Given two worlds \(w_1\) and \(w_2\), Algorithm 1 verifies whether \(w_1 \prec _{w} w_2 \). The algorithm first computes the set of violated obligations \(V_2\) that are coherent with \((w_1,w_2)\) and the set \(V_1\) of those that are incoherent with \((w_1,w_2)\). If \(V_2\) is empty, then we can conclude that \(w_1 \prec _{w} w_2 \) does not hold. The algorithm then proceeds to use a Depth First Search from multiple starting points (all the violated obligations in \(V_2\)) to compute the set of all obligations that are reachable from at least one violated obligation in \(V_2\); that is, all those violated obligations that are less severe than at least one in \(V_2\). Finally, we just need to verify whether \(V_1\) is included in the set of reachable states. Since we run a single depth first search, we visit every violated obligation, and every member of \(P_{o}\) at most once: the algorithm runs in time \(O(\vert OS\vert + \vert P_{o}\vert )\).

To compute the preference relation, we need to compare each ordered pair of possible worlds, or each pair of subsets of \(OS\), depending on which one is smaller. The resulting algorithm has complexity \(O( \min ( \vert W \vert ^2 , 2^{2 \vert OS\vert }) \cdot (\vert OS\vert + \vert P_{o}\vert ))\). Some properties of the preference relation can be used in order to decrease the number of comparison that are needed. In particular, from Eq. 1, it is straightforward that, if a world \(w_i\) violates a set of obligations \(VI(w_i,OS)\), then every world \(w_k\) such that \(VI(w_k,OS) \subset VI(w_i,OS)\) is preferable to \(w_i\). Since \(P_{W}\) is transitive, given two worlds \(w_i\) and \(w_j\), once we have established that \(w_i \prec _{w} w_j \) holds, we can infer that, for all worlds \(w_k\) such that \(VI(w_k,OS) \subseteq VI(w_i,OS)\), \(w_k \prec _{w} w_j \).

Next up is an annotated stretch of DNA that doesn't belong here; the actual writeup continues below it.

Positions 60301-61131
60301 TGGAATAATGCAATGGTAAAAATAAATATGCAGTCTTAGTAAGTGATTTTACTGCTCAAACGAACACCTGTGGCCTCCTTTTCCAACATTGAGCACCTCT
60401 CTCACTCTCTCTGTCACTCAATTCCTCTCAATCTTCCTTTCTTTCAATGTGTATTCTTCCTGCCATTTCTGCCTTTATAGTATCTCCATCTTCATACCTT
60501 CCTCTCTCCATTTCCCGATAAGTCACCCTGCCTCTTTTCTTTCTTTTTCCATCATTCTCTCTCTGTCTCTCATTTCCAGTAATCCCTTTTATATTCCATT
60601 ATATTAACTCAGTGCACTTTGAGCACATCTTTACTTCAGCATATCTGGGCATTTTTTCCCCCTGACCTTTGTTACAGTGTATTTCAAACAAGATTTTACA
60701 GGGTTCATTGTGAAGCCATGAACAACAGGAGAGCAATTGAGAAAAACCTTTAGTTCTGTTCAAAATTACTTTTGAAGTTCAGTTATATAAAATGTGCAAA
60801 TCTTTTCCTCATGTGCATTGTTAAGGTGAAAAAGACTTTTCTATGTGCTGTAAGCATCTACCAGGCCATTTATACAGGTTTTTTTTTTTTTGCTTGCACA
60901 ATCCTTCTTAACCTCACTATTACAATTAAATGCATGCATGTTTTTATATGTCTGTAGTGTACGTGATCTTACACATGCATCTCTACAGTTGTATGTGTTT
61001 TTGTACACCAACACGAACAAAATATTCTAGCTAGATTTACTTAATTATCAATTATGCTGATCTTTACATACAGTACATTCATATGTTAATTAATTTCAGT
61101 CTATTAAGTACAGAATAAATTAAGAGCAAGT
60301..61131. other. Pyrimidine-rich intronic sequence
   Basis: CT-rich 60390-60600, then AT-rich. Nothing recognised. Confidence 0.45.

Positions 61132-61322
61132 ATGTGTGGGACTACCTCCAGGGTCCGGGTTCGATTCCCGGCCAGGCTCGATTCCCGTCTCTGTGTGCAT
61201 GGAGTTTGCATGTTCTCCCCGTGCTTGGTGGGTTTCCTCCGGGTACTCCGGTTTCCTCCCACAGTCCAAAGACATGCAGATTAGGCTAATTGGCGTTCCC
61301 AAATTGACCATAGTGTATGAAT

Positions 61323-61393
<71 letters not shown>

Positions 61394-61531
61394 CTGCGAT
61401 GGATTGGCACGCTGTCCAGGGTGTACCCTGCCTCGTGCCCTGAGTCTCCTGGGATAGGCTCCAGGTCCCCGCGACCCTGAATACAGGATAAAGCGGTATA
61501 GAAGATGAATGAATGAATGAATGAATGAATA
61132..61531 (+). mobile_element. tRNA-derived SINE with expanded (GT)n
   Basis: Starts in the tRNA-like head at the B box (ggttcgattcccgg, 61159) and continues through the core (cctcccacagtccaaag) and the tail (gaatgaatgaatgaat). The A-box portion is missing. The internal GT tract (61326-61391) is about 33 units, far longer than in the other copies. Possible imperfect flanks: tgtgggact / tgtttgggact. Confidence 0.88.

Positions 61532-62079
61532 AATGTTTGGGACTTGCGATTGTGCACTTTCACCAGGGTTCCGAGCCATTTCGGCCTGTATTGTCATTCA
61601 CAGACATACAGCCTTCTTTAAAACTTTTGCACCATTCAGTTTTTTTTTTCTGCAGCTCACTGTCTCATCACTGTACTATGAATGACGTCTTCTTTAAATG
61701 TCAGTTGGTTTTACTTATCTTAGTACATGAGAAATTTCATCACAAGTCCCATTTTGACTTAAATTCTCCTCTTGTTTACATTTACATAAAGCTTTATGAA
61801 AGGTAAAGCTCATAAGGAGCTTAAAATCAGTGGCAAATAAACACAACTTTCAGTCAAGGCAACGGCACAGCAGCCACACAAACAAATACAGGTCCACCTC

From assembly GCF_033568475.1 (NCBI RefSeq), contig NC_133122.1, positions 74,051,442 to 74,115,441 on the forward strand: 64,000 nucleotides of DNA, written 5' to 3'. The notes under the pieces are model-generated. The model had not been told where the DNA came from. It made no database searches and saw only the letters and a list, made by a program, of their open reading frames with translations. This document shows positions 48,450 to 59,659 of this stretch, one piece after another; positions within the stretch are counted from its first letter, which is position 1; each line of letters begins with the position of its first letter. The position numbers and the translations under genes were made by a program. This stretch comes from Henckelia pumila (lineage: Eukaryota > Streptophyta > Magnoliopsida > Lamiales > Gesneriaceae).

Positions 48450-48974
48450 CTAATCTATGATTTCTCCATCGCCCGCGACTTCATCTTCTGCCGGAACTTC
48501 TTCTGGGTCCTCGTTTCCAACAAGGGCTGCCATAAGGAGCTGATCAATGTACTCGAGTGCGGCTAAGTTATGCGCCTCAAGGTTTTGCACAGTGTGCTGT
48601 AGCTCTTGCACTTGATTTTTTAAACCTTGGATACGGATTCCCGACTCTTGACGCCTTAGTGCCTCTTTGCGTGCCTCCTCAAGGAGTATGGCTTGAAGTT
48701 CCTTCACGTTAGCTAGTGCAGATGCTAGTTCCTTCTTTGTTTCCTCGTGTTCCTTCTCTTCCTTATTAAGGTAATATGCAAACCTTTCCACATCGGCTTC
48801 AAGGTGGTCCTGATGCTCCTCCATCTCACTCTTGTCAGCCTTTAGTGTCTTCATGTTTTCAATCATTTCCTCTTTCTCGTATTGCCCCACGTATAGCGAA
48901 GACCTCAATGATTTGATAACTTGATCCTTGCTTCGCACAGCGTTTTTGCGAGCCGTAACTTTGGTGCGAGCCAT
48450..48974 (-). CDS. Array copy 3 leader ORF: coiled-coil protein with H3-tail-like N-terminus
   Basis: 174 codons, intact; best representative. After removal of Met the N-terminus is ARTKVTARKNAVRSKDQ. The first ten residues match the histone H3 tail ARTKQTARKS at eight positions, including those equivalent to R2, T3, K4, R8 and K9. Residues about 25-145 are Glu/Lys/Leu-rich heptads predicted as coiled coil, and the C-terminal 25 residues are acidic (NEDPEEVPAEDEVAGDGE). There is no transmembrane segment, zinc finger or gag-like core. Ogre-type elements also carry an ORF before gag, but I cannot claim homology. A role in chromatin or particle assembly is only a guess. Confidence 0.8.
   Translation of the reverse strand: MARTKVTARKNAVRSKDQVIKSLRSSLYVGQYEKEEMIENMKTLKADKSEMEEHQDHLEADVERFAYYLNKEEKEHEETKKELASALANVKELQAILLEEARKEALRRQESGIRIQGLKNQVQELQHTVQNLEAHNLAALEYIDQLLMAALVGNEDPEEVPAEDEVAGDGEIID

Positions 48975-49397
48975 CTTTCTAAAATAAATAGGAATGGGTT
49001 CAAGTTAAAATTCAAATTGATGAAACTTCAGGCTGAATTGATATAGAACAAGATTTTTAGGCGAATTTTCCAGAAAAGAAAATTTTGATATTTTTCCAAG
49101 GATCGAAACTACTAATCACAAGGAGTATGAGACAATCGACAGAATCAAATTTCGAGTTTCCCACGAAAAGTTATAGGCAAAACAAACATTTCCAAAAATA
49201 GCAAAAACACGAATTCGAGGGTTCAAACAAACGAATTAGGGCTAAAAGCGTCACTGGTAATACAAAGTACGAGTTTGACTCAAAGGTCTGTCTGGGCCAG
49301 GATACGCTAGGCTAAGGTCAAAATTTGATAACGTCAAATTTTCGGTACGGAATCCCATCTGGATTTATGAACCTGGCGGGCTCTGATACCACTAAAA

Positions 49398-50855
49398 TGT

Now we can rank the worlds according to Eq. 2, obtaining a ranking where the more compliant worlds are in a higher position; that is, they are associated with a lower ranking number. To do so, we extend the topological sorting algorithm developed by [19], computing the ranking while sorting the worlds in a linear extension of the partial order. Instead of saving the nodes in an ordered list, we iteratively increase the ranking after eliminating each level of the topologically sorted graph. We denote the set of pairs \((w_i,w_j) \in P_{W}\), for any \(w_j\) as \( from (w_i,P_{W})\), and the set of pairs \((w_j,w_i) \in P_{W}\), for any \(w_j\) as \(to(w_i,P_{W})\). Given a graph that represents the preference relation \(P_{W}\), \( from (w_i,P_{W})\) and \(to(w_i,P_{W})\) denote the outgoing and incoming edges of \(w_i\), respectively. In Algorithm 2 we iteratively find all the nodes that have indegree 0 (those nodes with no incoming edges), and assign to them the current ranking. After doing so, we remove these nodes and their outgoing edges, and increase the current ranking value. We repeat this procedure until all nodes are visited.